• Golden Globe Awards

Blizzard of Souls (Latvia)

Latvian director Dzintars Dreibergs’ feature Blizzard of Soulsalso known in some countries as The Rifleman, recently won a top National Film Award for best Latvian film of the year. As of today, the picture has been seen by more than 250,000 spectators just in its home country, becoming the biggest Latvian hit in 30 years.
Arturs Vanags (Oto Brantevics) is almost seventeen when German troops begin to advance into Latvia during World War I. The young peasant boy tries to enlist in the Latvian unit of the Russian Imperial Army, being full of youthful desire to fight, patriotic pride, and an urge to take revenge for a German attack on a family member. He’s too young to be enlisted, but his father (Martins Vilsons) who is far beyond drafting age, uses his previous military experience to get them both permissions to serve.
They fight bravely for the cause which has nothing to do with Latvian national aspirations for independence. After suffering successive German, Polish, Swedish, and, finally Russian rules until the revolution of 1917, Latvia finally got its independence in 1920 for only 20 years before the Soviets grabbed it again in 1940. Then the Nazis occupied it in 1941 before being defeated by the Soviets who ruled Latvia till the break of the Soviet Union in 1991 when Latvia fully regained its independence.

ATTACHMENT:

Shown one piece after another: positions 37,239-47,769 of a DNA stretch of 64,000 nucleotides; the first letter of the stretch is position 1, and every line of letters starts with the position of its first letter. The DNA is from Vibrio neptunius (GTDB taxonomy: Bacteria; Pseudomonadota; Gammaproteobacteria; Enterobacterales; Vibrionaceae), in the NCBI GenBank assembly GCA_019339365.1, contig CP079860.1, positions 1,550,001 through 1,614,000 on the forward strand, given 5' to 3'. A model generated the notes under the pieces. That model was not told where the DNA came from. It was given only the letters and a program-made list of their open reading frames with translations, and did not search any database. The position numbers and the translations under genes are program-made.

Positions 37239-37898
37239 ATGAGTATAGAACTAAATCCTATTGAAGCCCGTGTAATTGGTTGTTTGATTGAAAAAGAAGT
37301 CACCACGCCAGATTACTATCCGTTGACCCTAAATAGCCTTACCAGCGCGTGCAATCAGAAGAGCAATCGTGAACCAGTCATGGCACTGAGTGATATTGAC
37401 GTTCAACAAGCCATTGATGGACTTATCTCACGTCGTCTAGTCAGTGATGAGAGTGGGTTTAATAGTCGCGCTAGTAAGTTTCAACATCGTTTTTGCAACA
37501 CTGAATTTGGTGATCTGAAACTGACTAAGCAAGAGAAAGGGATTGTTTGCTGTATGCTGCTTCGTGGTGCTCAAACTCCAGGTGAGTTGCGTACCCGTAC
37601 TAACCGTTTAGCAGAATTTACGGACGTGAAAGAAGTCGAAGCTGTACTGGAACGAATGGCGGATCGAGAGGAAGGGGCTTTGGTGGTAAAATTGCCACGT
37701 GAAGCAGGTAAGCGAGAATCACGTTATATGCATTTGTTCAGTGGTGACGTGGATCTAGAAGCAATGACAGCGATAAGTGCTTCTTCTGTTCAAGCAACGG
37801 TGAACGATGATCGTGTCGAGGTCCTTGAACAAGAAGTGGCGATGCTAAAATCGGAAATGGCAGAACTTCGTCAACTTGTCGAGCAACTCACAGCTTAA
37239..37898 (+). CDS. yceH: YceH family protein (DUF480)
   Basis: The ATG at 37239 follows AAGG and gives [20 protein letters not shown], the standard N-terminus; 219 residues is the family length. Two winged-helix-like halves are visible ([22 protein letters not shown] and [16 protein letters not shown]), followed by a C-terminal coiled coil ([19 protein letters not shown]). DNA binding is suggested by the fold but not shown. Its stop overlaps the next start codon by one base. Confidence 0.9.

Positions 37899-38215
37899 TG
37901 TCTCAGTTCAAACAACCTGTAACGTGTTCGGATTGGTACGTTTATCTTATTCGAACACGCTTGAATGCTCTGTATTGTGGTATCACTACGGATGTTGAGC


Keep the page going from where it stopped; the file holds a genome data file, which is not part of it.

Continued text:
This is important to know in order to better understand the fates of Latvian riflemen who, at one point, were one of the stalwarts of the new Bolshevik regime hoping that the “people’s power” would bring freedom to their beloved homeland. But soon the true nature of the Bolshevik regime comes to bedevil Arturs and his fellow Latvian riflemen. Obsessed with ideology, the army’s communist commanders begin to eliminate everybody whom they deem a danger to their goals. Arturs receives the order to shoot a friend. This scene has a special meaning for Latvians who are familiar with the novel’s author Grins’s own fate. He returned home in 1919 to his newly almost independent homeland. In 1940, when the Soviets invaded Latvia, they arrested Grins, whose novel had been banned in the Soviet Union. The author was deported to a Soviet prison where – just twenty-two years after luckily surviving WWI – he was executed. This fact might escape the viewer, which is not familiar with Latvian history or literature but to know it makes a better understanding of the tragedy of Souls gone with the Blizzard of History.
The film is based on the semi-autobiographical war novel by Aleksandrs Grins, an esteemed Latvian writer, and carries a timeless anti-war message. Fellow Latvian director and Latvian Academy of Culture professor Dāvis Sīmanis declared Blizzard of Souls to be an “exceptional attestation to the futility of war that is timely in today’s world when there are military conflicts arising in several locations.” In turn, Latvian film historian Dita Reituma pointed out the film’s ability to “achieve a feeling of existential insanity”.